LANDSBERG, M. (2015) Mastering coaching: practical insights for developing high performance. London: Profile Books.
Visit the CIPD and Kogan Page Bookshop to see all our priced publications currently in print.
EMELO, R. (2015) Pillars of modern mentoring. Training Journal. April. pp32-34.
HABIG, J. and PLESSIER, F. (2014) Measuring the impact. Training Journal. March. pp64-69.
CIPD members can use our online journals to find articles from over 300 journal titles relevant to HR.
Members and People Management subscribers can see articles on the People Management website.
Box 1.1 A definition of coaching and mentoring
Coaching and mentoring are learning relationships which help people to take charge of their own development, to release their potential and to achieve results which they value. p6
We see coaching and mentoring as complementary activities. Both help people to take charge of their own development. The coaching or mentoring relationship facilitates insight, learning and change. p6
Effective coaching and mentoring are underpinned by nine key principles (summarized in Figure 1.1)
Effective coaching and mentoring start with clear expectations, continue with a negotiated working agreement, include ongoing evaluation and finish with well-prepared endings. pp11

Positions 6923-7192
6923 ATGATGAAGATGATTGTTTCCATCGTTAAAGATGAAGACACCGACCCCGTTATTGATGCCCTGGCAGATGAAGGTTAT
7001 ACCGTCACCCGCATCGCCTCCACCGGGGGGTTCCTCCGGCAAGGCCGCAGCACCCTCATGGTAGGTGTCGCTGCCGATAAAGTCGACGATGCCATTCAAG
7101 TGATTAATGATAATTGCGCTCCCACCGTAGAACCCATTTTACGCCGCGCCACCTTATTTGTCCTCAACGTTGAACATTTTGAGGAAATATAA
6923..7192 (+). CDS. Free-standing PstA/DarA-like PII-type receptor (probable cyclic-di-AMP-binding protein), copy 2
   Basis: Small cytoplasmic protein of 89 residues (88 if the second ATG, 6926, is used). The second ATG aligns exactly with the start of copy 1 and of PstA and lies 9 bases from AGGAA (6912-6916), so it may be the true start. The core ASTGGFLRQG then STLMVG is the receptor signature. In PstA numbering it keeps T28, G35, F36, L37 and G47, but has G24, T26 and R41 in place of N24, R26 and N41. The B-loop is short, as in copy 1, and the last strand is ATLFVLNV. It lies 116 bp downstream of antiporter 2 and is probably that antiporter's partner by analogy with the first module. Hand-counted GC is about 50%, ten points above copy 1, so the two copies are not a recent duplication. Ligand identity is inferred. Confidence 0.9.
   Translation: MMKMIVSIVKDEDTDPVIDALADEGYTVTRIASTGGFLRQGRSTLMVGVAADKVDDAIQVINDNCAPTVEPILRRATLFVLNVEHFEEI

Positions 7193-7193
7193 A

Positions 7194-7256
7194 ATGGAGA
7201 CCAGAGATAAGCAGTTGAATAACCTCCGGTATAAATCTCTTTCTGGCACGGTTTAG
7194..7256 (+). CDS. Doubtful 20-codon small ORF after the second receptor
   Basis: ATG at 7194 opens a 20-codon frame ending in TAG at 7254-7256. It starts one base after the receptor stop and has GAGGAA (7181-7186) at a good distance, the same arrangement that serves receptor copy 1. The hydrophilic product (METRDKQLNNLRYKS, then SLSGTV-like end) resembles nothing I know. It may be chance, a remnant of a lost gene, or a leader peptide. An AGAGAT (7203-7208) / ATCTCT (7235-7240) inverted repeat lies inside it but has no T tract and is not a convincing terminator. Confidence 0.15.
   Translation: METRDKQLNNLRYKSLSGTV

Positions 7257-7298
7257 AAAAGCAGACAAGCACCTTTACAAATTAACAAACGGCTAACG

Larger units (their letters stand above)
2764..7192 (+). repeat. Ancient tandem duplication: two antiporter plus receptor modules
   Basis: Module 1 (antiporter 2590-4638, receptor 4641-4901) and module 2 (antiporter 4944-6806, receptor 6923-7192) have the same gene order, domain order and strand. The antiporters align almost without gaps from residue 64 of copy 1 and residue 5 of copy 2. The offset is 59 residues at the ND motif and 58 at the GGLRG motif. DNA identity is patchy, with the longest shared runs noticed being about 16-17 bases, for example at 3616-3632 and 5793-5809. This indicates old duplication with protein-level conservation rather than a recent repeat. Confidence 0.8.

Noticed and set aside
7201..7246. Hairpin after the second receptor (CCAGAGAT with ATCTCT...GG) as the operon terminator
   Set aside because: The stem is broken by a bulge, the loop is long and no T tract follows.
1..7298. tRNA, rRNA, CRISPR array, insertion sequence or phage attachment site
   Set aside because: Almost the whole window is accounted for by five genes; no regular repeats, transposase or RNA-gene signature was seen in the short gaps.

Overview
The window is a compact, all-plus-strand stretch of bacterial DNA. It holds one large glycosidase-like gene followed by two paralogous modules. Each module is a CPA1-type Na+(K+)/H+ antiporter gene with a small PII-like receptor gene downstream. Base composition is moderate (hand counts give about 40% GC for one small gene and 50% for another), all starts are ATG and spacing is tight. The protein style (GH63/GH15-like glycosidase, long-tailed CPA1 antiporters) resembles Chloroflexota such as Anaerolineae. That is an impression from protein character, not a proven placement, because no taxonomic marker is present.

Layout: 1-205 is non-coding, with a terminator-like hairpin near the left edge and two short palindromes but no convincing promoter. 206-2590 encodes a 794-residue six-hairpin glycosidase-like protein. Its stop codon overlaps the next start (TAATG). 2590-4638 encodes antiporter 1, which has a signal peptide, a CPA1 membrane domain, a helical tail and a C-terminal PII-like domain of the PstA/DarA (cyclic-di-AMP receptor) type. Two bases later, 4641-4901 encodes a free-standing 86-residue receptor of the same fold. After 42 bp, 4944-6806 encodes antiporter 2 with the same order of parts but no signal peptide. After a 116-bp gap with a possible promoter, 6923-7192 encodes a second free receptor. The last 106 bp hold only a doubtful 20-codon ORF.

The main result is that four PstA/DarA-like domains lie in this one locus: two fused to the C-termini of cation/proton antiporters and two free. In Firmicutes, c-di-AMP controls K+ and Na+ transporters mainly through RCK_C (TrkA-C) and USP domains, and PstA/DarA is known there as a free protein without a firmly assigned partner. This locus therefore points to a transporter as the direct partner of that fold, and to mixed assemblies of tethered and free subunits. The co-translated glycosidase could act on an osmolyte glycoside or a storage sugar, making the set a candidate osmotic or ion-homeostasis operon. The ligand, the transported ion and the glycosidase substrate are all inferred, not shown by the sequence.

Our definition of coaching and mentoring is that: both coaching and mentoring are learning relationships which help people to take charge of their own development, to release their potential and to achieve results which they value. p11
Zeus and Skiffington (2000) talk about coaching and mentoring as essentially a conversation where learning takes place through asking the right questions rather than providing answers. This leads to personal and professional transformation and reinventing oneself. p11
We broadly agree with these distinctions although we are aware that, in real life, ‘specific development issues’ (coaching) and ‘developing the client professionally’ (mentoring) are often inextricably linked. p13
Parsloe and Wray (2000: 82) summarize mentoring as ‘a process which supports learning and development, and thus performance improvements, either for an individual, team or business. Mentoring is usually understood as a special kind of relationship where objectivity, credibility, honesty, trustworthiness and confidentiality are critical’.
Frameworks… (pp14 – 18)
Recent approaches emphasize two elements. Firstly, the approach needs to be easily understood and used by busy leaders and managers who are expected to be internal coaches and mentors in organizations. Secondly, the focus should be on the talents and resources of the client and the possibilities in their work context, rather than on problems and deficiencies.
- The GROW model
- The Skilled Helper
- The Inner Game
- Non-directive approach
- Co-Active coaching
- Solution-focused coaching
- Team coaching
Beyond competence: the wise coach or mentor
The wise coach or mentor is competent, but continuously strives to increase the capacity to learn: about themselves; about their clients; and about the organizations and contexts in which clients live and work. Every experience is viewed as a learning opportunity and this ensures continuous incremental improvement. p21